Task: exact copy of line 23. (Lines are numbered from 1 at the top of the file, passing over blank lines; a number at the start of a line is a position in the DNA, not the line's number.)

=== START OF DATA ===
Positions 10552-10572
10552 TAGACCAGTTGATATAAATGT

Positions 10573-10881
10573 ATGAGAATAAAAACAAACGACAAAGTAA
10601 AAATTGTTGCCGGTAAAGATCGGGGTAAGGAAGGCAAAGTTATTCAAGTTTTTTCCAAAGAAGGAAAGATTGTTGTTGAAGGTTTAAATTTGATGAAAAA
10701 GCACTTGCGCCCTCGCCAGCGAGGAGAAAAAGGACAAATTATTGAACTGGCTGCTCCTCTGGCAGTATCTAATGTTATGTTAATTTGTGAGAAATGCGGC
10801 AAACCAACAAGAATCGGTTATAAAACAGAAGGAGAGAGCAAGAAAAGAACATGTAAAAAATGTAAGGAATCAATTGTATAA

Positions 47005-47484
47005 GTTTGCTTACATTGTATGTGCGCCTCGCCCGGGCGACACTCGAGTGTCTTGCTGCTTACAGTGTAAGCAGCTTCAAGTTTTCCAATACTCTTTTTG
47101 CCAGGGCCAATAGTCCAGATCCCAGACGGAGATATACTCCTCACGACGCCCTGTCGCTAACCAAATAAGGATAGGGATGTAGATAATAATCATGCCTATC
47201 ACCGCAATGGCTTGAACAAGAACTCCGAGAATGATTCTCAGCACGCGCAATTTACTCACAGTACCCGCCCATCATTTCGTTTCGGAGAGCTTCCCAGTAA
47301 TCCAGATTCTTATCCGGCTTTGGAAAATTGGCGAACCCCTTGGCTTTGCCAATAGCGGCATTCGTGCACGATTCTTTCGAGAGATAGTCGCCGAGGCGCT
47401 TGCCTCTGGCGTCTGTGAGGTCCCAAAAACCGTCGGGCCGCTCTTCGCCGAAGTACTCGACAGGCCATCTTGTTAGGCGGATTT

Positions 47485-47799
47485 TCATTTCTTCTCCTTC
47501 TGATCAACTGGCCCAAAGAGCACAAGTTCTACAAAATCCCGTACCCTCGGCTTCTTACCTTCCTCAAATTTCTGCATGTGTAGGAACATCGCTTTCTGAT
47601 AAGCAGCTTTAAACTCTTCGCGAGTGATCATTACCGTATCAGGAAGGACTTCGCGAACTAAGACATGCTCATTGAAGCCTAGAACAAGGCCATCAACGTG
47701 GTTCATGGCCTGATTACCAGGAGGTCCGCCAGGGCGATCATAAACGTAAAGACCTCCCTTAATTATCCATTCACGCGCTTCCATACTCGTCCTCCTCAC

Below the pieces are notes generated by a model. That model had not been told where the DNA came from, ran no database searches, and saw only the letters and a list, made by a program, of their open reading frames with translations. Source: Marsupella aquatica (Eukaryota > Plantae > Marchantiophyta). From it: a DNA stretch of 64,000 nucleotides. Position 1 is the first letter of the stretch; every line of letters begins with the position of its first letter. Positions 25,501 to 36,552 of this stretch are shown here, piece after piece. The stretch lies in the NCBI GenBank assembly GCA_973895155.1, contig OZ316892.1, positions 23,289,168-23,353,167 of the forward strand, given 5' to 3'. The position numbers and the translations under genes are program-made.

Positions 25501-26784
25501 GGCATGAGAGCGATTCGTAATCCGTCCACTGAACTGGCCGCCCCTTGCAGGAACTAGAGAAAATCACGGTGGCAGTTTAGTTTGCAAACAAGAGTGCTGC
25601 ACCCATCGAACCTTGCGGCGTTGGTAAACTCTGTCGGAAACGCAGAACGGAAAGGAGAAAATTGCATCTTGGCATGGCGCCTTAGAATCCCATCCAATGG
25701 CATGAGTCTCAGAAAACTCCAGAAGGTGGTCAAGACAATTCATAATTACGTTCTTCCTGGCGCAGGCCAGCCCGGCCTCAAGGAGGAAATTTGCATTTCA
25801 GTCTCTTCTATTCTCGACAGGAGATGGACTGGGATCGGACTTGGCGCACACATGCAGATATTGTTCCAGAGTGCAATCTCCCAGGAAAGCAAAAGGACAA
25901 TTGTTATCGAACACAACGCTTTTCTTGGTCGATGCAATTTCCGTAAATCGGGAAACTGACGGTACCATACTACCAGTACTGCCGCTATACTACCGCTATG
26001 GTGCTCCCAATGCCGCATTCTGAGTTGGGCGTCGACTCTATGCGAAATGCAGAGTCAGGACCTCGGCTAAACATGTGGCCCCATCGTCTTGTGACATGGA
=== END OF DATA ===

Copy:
25701 CATGAGTCTCAGAAAACTCCAGAAGGTGGTCAAGACAATTCATAATTACGTTCTTCCTGGCGCAGGCCAGCCCGGCCTCAAGGAGGAAATTTGCATTTCA